Safety in the Gym: Specifying Equipment to Protect Users and Spectators

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Scoreboard Fitting

In some gymnasiums, heavy scoreboards may need to be lowered or raised to change signage, perform routine service and maintenance, or make repairs. This eliminates the need to set up scaffolding or use potentially dangerous lifts or ladders. Depending on the manufacturer, systems can be designed and built that can handle very large scoreboards. All systems should include a properly sized, heavy-duty winch and one or more cable drum assemblies with safety locks.

Gymnasium equipment that rises and lowers with the help of winches eliminates the need for the use of hyraulic lifts.

Photo courtesy of Draper, Inc.

Gymnasium equipment that rises and lowers with the help of winches eliminates the need for the use of hyraulic lifts.

Routine and Preventative Maintenance

Gymnasium equipment is mechanical equipment. Much like an automobile or any other mechanical device, it needs to be maintained to ensure its continued safety.

It’s important to remember that this equipment is heavy and hangs above people’s heads.

Equipment should be inspected and serviced by a qualified individual at least once per year. This person needs to have a good understanding of how backboards, dividers, and other types of gym equipment work, and how they attach to the building.

The person doing the inspection and service should have a checklist, usually from a manufacturer, that shows what items need to checked so they have something to guide them.

Service may be necessary more often in high-use facilities. Inspection and service should be taken seriously and not put off.

Green Certifications for Gymnasium Equipment

The vinyl used for gym divider curtains—like all vinyl materials—can emit chemical compounds, known as volatile organic compounds (VOCs), as can the vinyl, foam, and glue used to make wall padding. This can be a significant risk in a gymnasium, as excessive or certain VOCs can trigger asthma attacks or allergic reactions for some gym users. Children in particular are most affected by breathing VOCs.

Ideally, divider curtains and wall padding are certified UL GREENGUARD Gold, which is a rigorous certification and was formerly known as GREENGUARD for Children and Schools. Wall pads should be tested as a complete unit—not just the vinyl—since the glue and padding can also emit VOCs.


Gymnasium safety is typically taken for granted when it is specified, installed, operated, and maintained properly. However, when it is not up to industry or required standards, injuries and even fatal accidents can occur. Those accidents capture headlines and often bring about wide-ranging, complicated lawsuits. Therefore, the designer, architect, or specifier should understand the dangers inside a gymnasium and how to prevent injuries caused by ineffective, insufficient, or failed safety equipment.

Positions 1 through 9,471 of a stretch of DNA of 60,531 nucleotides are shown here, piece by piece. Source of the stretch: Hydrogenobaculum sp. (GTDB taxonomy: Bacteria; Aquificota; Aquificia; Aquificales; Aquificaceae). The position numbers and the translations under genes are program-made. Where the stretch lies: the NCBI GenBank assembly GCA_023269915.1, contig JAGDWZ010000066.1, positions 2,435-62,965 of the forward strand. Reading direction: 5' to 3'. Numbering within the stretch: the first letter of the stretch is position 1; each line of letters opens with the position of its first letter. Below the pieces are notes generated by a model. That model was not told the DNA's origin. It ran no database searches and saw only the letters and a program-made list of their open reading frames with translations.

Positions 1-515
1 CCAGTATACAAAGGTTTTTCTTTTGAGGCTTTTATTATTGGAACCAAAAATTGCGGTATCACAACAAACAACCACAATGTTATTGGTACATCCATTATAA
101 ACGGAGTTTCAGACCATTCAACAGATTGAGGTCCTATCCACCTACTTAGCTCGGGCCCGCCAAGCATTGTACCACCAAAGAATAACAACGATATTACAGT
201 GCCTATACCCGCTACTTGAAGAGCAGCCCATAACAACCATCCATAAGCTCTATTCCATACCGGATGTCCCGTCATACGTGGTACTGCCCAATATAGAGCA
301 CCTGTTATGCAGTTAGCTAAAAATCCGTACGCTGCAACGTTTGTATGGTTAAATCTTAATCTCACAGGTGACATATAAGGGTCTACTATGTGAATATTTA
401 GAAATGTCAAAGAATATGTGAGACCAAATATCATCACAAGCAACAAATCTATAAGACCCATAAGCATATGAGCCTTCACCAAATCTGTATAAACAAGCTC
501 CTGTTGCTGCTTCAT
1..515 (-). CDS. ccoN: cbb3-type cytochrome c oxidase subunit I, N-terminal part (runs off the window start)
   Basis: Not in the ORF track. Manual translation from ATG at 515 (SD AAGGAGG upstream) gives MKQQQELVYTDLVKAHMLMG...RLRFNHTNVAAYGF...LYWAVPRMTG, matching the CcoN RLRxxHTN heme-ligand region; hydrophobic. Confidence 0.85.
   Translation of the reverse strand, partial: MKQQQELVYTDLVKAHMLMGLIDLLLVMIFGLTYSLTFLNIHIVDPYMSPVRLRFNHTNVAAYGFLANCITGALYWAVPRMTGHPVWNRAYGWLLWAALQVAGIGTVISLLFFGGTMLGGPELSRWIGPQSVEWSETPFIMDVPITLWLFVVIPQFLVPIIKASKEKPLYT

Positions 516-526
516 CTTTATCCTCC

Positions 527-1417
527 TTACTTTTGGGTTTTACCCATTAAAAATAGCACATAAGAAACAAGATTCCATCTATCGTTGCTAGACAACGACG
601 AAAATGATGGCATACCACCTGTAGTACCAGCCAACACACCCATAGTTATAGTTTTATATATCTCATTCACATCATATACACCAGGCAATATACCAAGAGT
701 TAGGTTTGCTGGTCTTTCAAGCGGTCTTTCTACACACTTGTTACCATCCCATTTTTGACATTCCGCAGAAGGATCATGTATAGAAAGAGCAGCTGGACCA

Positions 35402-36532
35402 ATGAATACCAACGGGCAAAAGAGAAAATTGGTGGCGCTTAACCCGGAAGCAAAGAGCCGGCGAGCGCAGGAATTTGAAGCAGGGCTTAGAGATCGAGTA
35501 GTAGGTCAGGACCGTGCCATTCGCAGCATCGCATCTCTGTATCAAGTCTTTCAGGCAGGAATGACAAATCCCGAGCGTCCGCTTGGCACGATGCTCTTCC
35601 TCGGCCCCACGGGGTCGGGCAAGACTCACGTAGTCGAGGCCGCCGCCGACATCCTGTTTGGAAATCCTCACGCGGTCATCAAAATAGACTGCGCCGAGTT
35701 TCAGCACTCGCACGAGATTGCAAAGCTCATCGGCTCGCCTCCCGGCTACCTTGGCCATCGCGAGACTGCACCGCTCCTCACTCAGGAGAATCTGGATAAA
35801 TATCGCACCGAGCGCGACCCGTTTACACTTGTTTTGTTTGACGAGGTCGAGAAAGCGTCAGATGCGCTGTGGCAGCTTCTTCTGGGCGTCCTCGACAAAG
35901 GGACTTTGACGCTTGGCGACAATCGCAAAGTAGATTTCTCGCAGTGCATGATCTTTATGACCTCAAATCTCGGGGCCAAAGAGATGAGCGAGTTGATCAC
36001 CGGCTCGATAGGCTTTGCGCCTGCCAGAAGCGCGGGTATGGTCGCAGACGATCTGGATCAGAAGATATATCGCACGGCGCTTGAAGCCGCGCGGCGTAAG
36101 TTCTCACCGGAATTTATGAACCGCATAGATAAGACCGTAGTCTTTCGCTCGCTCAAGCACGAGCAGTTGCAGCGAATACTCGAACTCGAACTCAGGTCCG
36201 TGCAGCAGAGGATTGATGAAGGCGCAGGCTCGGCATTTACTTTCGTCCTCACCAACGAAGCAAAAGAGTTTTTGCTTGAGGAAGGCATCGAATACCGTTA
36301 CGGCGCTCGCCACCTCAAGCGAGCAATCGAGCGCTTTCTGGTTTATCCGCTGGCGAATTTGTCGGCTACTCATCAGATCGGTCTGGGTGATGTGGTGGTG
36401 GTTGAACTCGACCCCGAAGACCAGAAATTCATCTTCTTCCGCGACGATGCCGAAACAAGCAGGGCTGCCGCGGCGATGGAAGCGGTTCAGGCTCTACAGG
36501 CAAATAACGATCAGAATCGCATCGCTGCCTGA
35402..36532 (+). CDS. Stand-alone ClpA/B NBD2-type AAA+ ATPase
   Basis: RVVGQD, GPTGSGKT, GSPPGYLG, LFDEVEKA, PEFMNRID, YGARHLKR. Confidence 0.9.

Gymnasiums are inherently complicated and somewhat dangerous environments. Safety considerations include basketball backstops, winches to move backstops out of the way, the problem of shattering backboards, and the importance of padding on the bottom edge of backboards to prevent injury to players’ heads.

Divider curtains have an important safety function in gyms. Critical issues include where the curtains are placed, how they are operated, and the winches and other equipment involved.

Practice and batting cages need special consideration on account of high-velocity balls and athletes that can hurt players and others. Winches and safety straps play a part. In all cases of equipment operation, strategies should be used to ensure no one other than the official operator has access to controls. This could include a key, a password, or other strategies.

While wall pads will not prevent all injuries, for safety purposes the lack of wall padding, or insufficient wall padding, can place gym users in danger of injury, permanent disability, or even death. The wall padding is important, as is sufficient distance between the boundaries of a court and the wall. Ideally, according to industry standards, there is a 10-foot gap.

Fire safety should be considered, as well the use of non-toxic building materials that do not emit VOCs.

Other safety equipment and considerations include volleyball equipment, wrestling mat lifters, scoreboard lifting, and routine maintenance.

For the architect, designer, or specifier of a gym, safety issues should ideally never show up in a newspaper headline. With knowledge of gym safety, savvy specification, and maintenance of equipment, both athletes and spectators can use the gym with the expectation of personal safety they do, and should, expect.


Draper, Inc. is a Spiceland, Indiana-based manufacturer of gymnasium equipment, window coverings, and audio visual equipment. As one of the largest manufacturers of gym equipment in North America, Draper builds custom solutions for gyms of all sizes and types.


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Originally published in Architectural Record